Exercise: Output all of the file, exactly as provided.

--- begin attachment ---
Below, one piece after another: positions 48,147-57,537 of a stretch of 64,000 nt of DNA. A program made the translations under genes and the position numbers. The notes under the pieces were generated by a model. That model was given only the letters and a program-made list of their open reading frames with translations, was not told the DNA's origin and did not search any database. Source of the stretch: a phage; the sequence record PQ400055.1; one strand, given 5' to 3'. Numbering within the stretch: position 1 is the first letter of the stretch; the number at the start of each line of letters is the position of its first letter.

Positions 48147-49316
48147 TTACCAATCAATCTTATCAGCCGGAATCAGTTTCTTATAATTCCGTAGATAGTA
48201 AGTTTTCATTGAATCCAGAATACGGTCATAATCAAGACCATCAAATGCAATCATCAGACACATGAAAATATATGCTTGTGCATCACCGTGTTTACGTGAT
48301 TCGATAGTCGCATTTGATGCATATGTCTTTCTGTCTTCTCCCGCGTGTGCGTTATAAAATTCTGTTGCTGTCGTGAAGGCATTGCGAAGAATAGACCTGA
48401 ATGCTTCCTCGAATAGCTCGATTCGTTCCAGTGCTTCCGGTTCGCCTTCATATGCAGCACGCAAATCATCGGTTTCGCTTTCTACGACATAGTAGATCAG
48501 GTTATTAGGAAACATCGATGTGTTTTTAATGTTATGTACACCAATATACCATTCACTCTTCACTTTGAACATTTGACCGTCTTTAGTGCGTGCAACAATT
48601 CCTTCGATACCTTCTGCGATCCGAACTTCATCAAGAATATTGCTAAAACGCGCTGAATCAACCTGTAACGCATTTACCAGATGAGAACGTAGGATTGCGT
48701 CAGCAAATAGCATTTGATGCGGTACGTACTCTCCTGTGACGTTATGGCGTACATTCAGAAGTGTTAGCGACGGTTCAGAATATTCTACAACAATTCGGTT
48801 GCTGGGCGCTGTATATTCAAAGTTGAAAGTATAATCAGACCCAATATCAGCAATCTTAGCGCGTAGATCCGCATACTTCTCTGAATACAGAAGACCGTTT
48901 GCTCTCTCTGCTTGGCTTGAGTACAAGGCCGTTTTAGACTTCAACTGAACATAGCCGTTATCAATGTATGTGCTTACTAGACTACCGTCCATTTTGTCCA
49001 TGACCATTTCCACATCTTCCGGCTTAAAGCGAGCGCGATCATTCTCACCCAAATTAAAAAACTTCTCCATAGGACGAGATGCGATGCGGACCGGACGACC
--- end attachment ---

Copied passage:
Below, one piece after another: positions 48,147-57,537 of a stretch of 64,000 nt of DNA. A program made the translations under genes and the position numbers. The notes under the pieces were generated by a model. That model was given only the letters and a program-made list of their open reading frames with translations, was not told the DNA's origin and did not search any database. Source of the stretch: a phage; the sequence record PQ400055.1; one strand, given 5' to 3'. Numbering within the stretch: position 1 is the first letter of the stretch; the number at the start of each line of letters is the position of its first letter.

Positions 48147-49316
48147 TTACCAATCAATCTTATCAGCCGGAATCAGTTTCTTATAATTCCGTAGATAGTA
48201 AGTTTTCATTGAATCCAGAATACGGTCATAATCAAGACCATCAAATGCAATCATCAGACACATGAAAATATATGCTTGTGCATCACCGTGTTTACGTGAT
48301 TCGATAGTCGCATTTGATGCATATGTCTTTCTGTCTTCTCCCGCGTGTGCGTTATAAAATTCTGTTGCTGTCGTGAAGGCATTGCGAAGAATAGACCTGA
48401 ATGCTTCCTCGAATAGCTCGATTCGTTCCAGTGCTTCCGGTTCGCCTTCATATGCAGCACGCAAATCATCGGTTTCGCTTTCTACGACATAGTAGATCAG
48501 GTTATTAGGAAACATCGATGTGTTTTTAATGTTATGTACACCAATATACCATTCACTCTTCACTTTGAACATTTGACCGTCTTTAGTGCGTGCAACAATT
48601 CCTTCGATACCTTCTGCGATCCGAACTTCATCAAGAATATTGCTAAAACGCGCTGAATCAACCTGTAACGCATTTACCAGATGAGAACGTAGGATTGCGT
48701 CAGCAAATAGCATTTGATGCGGTACGTACTCTCCTGTGACGTTATGGCGTACATTCAGAAGTGTTAGCGACGGTTCAGAATATTCTACAACAATTCGGTT
48801 GCTGGGCGCTGTATATTCAAAGTTGAAAGTATAATCAGACCCAATATCAGCAATCTTAGCGCGTAGATCCGCATACTTCTCTGAATACAGAAGACCGTTT
48901 GCTCTCTCTGCTTGGCTTGAGTACAAGGCCGTTTTAGACTTCAACTGAACATAGCCGTTATCAATGTATGTGCTTACTAGACTACCGTCCATTTTGTCCA
49001 TGACCATTTCCACATCTTCCGGCTTAAAGCGAGCGCGATCATTCTCACCCAAATTAAAAAACTTCTCCATAGGACGAGATGCGATGCGGACCGGACGACC